But there are concerns. First, Clue does collect a whole lot of information. Things like name, age, email address (if you create an account), device and app usage data such as device ID, IP address, location (but not precise location), and sensitive health data you chose to track in the app such as weight, body temperature, period length, sexual activity, birth control methods, cravings, mood, energy levels, and more. Clue does say they store your personal profile data separately from your cycle tracking data, which is good. Still, that's a whole lot of information the app can collect on you and store. Clue says they store things securely, but we always have to remind people, nothing stored on the internet is ever 100% safe.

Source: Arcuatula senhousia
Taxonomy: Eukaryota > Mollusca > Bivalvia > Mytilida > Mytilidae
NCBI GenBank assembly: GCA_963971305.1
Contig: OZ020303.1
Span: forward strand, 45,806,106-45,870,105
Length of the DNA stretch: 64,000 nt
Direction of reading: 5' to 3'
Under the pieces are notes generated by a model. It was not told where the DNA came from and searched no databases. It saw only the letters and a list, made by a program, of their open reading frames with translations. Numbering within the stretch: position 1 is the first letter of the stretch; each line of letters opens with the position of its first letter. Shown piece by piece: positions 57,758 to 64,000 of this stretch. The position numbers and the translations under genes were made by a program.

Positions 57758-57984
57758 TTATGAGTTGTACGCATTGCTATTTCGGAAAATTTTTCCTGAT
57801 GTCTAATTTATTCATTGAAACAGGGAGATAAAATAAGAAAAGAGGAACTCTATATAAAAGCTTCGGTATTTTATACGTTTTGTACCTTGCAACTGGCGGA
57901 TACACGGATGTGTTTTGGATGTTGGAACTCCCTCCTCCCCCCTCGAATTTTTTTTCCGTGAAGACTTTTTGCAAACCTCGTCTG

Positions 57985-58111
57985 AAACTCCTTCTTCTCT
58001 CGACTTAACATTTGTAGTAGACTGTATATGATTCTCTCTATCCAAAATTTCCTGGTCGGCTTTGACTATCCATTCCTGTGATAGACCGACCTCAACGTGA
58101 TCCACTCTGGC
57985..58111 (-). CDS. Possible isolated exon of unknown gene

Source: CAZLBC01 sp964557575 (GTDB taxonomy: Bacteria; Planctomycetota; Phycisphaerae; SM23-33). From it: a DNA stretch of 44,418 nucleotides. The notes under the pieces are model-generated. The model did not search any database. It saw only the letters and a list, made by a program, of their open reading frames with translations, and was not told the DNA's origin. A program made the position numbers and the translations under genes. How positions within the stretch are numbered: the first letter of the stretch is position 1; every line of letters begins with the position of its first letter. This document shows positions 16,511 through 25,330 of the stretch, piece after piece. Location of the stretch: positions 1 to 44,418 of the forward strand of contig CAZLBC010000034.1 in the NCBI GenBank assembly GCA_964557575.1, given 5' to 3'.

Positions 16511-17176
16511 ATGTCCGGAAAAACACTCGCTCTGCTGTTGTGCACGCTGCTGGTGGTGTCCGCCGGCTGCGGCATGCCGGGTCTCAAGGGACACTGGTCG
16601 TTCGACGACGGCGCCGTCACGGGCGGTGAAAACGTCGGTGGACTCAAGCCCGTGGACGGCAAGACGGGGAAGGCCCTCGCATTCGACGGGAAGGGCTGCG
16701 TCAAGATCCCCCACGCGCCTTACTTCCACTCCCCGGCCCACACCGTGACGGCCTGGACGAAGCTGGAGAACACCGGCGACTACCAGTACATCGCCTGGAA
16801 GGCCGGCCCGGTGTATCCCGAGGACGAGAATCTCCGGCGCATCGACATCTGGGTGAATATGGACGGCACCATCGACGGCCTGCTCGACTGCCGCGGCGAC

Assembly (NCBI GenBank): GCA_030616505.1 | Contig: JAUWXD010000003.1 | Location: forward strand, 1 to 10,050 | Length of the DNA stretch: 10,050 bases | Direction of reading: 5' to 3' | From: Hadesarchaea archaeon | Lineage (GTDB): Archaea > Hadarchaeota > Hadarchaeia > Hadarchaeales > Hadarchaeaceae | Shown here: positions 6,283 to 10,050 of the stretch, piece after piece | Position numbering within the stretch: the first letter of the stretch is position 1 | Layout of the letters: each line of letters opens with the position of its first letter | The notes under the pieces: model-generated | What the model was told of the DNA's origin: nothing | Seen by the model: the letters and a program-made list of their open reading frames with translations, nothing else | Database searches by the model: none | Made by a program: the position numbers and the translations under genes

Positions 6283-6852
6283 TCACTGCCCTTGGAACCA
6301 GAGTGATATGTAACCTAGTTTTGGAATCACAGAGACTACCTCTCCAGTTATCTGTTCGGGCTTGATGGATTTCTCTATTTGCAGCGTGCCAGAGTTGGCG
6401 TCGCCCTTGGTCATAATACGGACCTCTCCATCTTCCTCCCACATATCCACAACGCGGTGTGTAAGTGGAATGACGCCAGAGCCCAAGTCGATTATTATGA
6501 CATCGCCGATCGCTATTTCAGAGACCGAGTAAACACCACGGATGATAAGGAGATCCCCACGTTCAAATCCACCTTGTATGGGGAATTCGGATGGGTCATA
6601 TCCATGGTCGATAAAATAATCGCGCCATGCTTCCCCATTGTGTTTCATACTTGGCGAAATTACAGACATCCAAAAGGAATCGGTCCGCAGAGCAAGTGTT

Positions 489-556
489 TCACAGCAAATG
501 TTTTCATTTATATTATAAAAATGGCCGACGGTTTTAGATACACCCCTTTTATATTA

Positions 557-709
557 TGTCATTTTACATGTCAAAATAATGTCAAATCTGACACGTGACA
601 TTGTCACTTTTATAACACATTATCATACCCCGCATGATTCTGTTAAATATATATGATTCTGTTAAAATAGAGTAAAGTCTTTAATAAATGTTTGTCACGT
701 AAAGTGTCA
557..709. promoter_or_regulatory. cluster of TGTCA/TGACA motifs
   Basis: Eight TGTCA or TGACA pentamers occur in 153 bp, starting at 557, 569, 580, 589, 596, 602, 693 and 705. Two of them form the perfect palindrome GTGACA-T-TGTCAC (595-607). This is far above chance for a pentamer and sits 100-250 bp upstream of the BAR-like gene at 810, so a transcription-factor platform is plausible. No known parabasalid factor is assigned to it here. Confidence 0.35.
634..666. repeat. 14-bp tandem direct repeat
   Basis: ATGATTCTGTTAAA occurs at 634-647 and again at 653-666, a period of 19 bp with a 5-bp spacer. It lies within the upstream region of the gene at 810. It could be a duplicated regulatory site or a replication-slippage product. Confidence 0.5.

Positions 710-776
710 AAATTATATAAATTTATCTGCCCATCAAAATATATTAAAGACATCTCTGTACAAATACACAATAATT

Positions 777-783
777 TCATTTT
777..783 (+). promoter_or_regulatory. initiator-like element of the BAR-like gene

It is great that Clue says they don't sell your information. They do however share some data with third parties for advertising, marketing, and research purposes. Clue says, "we do share a minimal amount of data about our users with advertising networks (but we never share the menstrual or other health data you track in the app)… If you are not comfortable with any data being shared for ad optimization, then you can go to Settings and change your preferences." So, you must opt out of your data being shared for advertising. Too bad it's not opt-in, we'd much prefer that. And Clue is very clear that they "do not share any of the data you track with advertisers or other third parties for their use." This is good.